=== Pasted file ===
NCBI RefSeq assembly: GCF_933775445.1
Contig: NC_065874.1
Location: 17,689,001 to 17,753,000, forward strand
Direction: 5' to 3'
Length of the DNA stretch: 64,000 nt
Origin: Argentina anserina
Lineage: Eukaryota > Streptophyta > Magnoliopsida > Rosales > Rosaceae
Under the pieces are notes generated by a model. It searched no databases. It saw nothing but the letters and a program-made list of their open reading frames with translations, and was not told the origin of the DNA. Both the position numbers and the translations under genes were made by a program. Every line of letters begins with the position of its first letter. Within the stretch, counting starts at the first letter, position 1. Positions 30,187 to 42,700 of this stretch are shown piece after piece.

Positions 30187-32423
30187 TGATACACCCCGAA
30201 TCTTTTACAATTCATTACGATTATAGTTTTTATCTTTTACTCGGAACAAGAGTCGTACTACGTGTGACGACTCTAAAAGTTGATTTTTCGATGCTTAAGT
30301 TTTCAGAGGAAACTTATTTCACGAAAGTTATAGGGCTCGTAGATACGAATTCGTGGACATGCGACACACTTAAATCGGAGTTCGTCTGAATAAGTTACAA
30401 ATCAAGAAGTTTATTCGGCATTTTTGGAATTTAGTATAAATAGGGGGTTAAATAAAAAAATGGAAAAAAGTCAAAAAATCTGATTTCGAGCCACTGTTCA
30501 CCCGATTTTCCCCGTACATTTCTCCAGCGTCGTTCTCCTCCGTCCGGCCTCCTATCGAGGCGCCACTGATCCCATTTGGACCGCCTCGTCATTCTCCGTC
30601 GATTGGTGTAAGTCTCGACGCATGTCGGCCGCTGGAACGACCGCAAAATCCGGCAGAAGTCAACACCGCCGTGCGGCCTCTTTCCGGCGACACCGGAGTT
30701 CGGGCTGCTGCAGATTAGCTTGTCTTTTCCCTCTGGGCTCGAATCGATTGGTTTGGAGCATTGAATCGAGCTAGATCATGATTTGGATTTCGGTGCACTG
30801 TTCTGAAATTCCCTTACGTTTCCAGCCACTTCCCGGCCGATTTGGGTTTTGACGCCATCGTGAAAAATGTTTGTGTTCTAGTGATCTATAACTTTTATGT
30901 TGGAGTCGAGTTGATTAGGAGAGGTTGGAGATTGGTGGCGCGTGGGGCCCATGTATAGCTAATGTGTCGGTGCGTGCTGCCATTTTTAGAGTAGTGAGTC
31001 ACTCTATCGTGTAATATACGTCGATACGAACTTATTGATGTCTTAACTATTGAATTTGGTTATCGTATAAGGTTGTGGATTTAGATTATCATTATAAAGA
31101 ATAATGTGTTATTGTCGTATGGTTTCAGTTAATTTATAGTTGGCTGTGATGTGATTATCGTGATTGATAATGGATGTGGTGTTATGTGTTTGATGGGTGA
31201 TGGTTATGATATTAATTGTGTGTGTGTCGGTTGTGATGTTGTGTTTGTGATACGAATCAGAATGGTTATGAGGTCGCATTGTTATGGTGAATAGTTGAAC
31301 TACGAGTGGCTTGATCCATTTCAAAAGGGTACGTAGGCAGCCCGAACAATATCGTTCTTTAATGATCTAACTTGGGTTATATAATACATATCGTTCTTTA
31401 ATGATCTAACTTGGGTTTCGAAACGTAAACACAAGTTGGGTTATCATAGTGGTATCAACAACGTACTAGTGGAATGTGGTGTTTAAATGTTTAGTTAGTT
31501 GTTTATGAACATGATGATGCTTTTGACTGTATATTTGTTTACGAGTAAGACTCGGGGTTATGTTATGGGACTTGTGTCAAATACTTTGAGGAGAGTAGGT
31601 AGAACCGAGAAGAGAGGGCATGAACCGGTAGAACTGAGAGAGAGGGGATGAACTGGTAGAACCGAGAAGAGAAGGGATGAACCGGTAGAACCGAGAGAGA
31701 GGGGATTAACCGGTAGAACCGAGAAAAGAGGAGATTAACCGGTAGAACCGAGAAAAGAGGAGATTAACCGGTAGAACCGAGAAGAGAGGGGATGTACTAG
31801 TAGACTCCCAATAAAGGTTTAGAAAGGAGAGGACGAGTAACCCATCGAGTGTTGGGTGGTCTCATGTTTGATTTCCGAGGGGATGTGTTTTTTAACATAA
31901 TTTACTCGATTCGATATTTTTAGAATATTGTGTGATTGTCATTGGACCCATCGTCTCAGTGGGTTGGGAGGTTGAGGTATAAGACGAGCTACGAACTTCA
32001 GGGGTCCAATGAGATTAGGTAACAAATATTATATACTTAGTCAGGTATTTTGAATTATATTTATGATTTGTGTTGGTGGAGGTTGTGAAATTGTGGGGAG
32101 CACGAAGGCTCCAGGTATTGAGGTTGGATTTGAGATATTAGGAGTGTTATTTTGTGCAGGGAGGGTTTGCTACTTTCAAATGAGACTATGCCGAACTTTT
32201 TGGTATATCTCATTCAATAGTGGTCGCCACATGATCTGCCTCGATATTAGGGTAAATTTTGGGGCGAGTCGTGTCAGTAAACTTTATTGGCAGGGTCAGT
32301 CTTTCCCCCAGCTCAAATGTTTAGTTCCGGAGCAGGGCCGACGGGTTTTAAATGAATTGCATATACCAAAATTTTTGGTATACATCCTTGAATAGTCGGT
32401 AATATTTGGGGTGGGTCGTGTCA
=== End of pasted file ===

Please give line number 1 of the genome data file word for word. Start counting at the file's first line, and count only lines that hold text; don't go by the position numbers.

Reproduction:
NCBI RefSeq assembly: GCF_933775445.1